Aalto: Juha Siivola encourages researchers to innovate and think of ways to commercialise their work

18 Feb 2020 | Network Updates | Update from Aalto University
These updates are republished press releases and communications from members of the Science|Business Network

When Juha Siivola began work at Aalto University after a long career in industry, his objective was clear. He wanted to help develop ideas, technological solutions, products and companies from academic research. These will advance the Finnish society and help maintain Finland’s competitiveness, and Aalto is an ideal environment for such activities.

Siivola, who graduated as Master of Science in Technology in the late 1990s, worked in the industrial business a couple of decades before moving to his current task as an innovation advisor at Aalto University School of Science. He gained experience in, for example, international software and product development at Nokia, Symbian and Digia, along with several smaller companies and startup-typed projects.

Siivola started working as an innovation advisor at Aalto University School of Science in June 2019 and believes his experience will prove useful when the ideas stemming from the work of Aalto’s researchers is commercialised.

The academic world often focuses on the academic merits of the research alone. Siivola wants to encourage researchers to innovate and consider the commercial possibilities related to their work. These should be considered monthly. ‘In addition to having a long-term academic goal, it would be good to think about possible short-term results,’ Siivola says.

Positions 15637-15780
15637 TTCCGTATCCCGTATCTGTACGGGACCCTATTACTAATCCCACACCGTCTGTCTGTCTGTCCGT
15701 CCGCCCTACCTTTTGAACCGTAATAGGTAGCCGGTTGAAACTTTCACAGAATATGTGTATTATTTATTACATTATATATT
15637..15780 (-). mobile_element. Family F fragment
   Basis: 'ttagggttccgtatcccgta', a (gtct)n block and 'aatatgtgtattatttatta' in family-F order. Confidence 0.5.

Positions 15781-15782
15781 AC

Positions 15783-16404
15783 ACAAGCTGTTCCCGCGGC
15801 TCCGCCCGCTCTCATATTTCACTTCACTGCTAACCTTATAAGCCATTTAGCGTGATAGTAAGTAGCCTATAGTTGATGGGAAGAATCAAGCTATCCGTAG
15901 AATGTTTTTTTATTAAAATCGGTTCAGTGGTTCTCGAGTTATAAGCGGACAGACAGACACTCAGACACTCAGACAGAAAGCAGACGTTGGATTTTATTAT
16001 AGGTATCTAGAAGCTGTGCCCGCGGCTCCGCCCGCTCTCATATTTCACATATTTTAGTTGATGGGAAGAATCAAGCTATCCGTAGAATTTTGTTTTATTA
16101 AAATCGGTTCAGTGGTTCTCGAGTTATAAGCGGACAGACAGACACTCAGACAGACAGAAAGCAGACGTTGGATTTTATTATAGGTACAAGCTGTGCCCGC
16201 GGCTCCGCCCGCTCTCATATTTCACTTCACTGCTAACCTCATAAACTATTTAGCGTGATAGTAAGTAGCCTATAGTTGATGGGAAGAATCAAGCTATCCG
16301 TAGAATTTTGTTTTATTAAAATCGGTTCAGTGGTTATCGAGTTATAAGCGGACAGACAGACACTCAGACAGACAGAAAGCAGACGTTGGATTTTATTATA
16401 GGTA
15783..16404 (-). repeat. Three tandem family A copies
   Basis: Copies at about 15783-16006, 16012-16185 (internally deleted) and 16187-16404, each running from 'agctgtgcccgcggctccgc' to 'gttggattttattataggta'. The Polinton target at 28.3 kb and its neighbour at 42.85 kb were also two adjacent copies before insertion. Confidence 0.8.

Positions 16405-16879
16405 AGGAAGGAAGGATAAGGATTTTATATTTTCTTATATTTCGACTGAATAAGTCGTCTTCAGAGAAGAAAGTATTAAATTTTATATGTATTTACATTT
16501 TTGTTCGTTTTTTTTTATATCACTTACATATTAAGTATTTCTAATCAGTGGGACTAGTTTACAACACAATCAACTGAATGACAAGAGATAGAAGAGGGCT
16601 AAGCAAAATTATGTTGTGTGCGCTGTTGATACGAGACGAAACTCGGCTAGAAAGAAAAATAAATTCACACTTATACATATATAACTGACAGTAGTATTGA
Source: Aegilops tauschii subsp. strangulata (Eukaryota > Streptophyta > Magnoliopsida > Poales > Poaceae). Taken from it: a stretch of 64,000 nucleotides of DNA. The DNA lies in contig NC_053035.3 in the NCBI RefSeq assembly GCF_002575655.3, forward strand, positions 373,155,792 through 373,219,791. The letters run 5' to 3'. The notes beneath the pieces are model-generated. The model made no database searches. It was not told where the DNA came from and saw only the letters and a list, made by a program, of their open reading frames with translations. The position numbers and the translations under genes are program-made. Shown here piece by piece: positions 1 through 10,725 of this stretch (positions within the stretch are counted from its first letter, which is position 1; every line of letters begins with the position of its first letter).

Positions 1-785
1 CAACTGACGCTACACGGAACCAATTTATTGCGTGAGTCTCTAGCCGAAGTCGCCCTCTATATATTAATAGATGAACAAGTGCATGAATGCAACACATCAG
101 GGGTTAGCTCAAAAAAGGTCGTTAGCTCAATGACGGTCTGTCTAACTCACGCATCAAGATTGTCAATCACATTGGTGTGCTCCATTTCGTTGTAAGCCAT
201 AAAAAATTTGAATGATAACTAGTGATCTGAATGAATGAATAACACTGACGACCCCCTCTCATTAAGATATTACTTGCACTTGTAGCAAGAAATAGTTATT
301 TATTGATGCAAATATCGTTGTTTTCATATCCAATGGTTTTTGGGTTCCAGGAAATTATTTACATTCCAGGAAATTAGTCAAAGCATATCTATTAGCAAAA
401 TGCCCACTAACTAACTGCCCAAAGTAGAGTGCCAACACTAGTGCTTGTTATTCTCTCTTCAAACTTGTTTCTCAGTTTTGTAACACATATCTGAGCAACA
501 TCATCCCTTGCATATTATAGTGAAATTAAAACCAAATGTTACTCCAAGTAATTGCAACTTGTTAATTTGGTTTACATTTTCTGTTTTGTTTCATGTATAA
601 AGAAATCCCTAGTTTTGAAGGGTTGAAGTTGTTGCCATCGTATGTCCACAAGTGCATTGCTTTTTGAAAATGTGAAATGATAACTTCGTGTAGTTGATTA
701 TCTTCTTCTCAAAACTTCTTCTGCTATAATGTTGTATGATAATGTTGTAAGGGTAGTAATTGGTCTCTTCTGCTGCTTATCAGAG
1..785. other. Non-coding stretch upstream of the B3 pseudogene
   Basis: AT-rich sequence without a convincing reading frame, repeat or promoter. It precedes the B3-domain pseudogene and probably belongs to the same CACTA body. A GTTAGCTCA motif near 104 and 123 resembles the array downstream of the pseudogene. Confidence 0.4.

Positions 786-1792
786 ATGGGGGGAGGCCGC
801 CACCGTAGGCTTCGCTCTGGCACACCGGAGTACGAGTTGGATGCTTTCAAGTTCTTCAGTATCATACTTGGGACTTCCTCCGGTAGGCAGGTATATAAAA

It is also useful to look into the types of research being carried out at other departments and institutes of higher education. Several successful innovations and inventions are based on cross-disciplinary collaboration, and opportunities for collaborating at Aalto are good.

‘When considering, for instance, the field of information technology, it is good to keep in mind that software are always tied to e.g. equipment solutions and the manufacturing of material. Considering the technical impact of, say, algorithms when they are applied to a different branch of industry, is beneficial.’

Aalto provides a safe environment for experimenting with commercialisation

Siivola and his colleagues are in charge of the School of Science’s IPR, i.e. intellectual property rights and transferring them. Practically, this deals with patents and control over them. A research and innovation service team helps supporters in refining invention ideas and applying for patents. The application process is a long one, lasting even three to five years.

This communication was first published 14 February 2020 by Aalto University. 

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